Why do Venus and Uranus spin backwards?


We know that the planets in our solar system orbit the Sun and rotate around their own axis in a counterclockwise (west to east) direction. But while all the planets orbit the Sun in this direction, not all of them rotate the same way around their own axis. Venus and Uranus rotate clockwise (east to west), also called retrograde rotation. During the formation of our solar system these two planets spun the same way as others, but there is no definite answer as to when and why they started spinning backwards. However, there are several theories.

The backward-spinning Venus

There are two main theories that try to explain Venus backward / retrograde rotation. The first theory suggests that at some point in time, post the formation of the solar system, Venus flipped its axis 180 degrees. This means, Venus continues to spin in the same direction as it always has, except it is now upside down. So, when looked at from other planets, Venus looks like it is spinning in the opposite direction.

Scientists believe Venus axis might have flipped due to the Sun’s strong gravitational pull on the planet’s dense atmosphere, which could have caused strong atmospheric tides. These tides, combined with the friction between Venus’ mantle and core might have caused the flip.

The second theory states that Venus might not have flipped at all. Scientists propose that the planet’s rotation slowed to a standstill and reversed direction. Scientists suggest this theory taking into account the factors mentioned in the first theory coupled with the tidal effects from other planets. They believe this might have caused Venus to eventually spin in a more stable retrograde state.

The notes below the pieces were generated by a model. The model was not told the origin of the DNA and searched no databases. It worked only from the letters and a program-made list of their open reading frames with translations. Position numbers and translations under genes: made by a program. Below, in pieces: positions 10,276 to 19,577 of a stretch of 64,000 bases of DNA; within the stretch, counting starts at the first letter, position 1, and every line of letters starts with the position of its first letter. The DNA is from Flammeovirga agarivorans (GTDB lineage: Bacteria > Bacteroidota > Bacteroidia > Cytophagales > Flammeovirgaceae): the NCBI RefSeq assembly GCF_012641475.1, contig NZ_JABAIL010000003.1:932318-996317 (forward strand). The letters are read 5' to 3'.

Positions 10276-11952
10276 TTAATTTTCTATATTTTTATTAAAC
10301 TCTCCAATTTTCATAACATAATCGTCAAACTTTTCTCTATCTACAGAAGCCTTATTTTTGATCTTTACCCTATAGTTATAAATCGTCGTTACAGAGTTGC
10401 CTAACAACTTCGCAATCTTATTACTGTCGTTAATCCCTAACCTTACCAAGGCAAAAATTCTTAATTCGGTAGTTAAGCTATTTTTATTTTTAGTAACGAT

The side-spinning Uranus

Uranus, like Venus, rotates in the clockwise direction but its axis is tilted at 97.77 degrees, making the planet appear as though it is spinning sideways and orbiting the Sun like a rolling ball. The most popular theory suggested by scientists for Uranus tilt is the collision of the planet with an Earth size object. A more recent theory suggests that Uranus wasn’t hit once by a giant object, but collided multiple times with objects of a smaller size.

A collision-free theory suggests that during the initial days of planetary migration, Uranus had a large Moon whose gravitational pull caused the planet to fall on its side. During the same planetary migration, this moon is believed to have been knocked out of orbit by another planet.


Picture Credit : Google

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